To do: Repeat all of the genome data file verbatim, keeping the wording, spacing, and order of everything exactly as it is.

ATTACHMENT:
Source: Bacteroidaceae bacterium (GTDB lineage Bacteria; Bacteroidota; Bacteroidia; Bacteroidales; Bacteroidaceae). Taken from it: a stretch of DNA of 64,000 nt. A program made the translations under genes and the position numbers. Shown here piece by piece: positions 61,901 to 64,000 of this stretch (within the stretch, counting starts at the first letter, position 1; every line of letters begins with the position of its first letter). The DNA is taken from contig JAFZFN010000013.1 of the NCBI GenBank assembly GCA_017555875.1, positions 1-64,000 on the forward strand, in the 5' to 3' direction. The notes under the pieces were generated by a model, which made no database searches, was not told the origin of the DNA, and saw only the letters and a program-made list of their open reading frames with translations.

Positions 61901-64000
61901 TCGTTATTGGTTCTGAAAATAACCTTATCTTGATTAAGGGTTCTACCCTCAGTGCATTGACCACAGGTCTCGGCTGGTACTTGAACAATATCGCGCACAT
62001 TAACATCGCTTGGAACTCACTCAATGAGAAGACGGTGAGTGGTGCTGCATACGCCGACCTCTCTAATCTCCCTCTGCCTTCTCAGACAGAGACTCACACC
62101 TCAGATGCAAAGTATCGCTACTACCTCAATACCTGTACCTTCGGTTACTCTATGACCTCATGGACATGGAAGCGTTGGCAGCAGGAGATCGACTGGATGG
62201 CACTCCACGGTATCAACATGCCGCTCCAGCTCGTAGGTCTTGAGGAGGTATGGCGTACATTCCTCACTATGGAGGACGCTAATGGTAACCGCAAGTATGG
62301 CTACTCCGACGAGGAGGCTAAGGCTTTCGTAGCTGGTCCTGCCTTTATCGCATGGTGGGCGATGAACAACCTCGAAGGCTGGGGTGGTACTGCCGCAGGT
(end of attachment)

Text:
Source: Bacteroidaceae bacterium (GTDB lineage Bacteria; Bacteroidota; Bacteroidia; Bacteroidales; Bacteroidaceae). Taken from it: a stretch of DNA of 64,000 nt. A program made the translations under genes and the position numbers. Shown here piece by piece: positions 61,901 to 64,000 of this stretch (within the stretch, counting starts at the first letter, position 1; every line of letters begins with the position of its first letter). The DNA is taken from contig JAFZFN010000013.1 of the NCBI GenBank assembly GCA_017555875.1, positions 1-64,000 on the forward strand, in the 5' to 3' direction. The notes under the pieces were generated by a model, which made no database searches, was not told the origin of the DNA, and saw only the letters and a program-made list of their open reading frames with translations.

Positions 61901-64000
61901 TCGTTATTGGTTCTGAAAATAACCTTATCTTGATTAAGGGTTCTACCCTCAGTGCATTGACCACAGGTCTCGGCTGGTACTTGAACAATATCGCGCACAT
62001 TAACATCGCTTGGAACTCACTCAATGAGAAGACGGTGAGTGGTGCTGCATACGCCGACCTCTCTAATCTCCCTCTGCCTTCTCAGACAGAGACTCACACC
62101 TCAGATGCAAAGTATCGCTACTACCTCAATACCTGTACCTTCGGTTACTCTATGACCTCATGGACATGGAAGCGTTGGCAGCAGGAGATCGACTGGATGG
62201 CACTCCACGGTATCAACATGCCGCTCCAGCTCGTAGGTCTTGAGGAGGTATGGCGTACATTCCTCACTATGGAGGACGCTAATGGTAACCGCAAGTATGG
62301 CTACTCCGACGAGGAGGCTAAGGCTTTCGTAGCTGGTCCTGCCTTTATCGCATGGTGGGCGATGAACAACCTCGAAGGCTGGGGTGGTACTGCCGCAGGT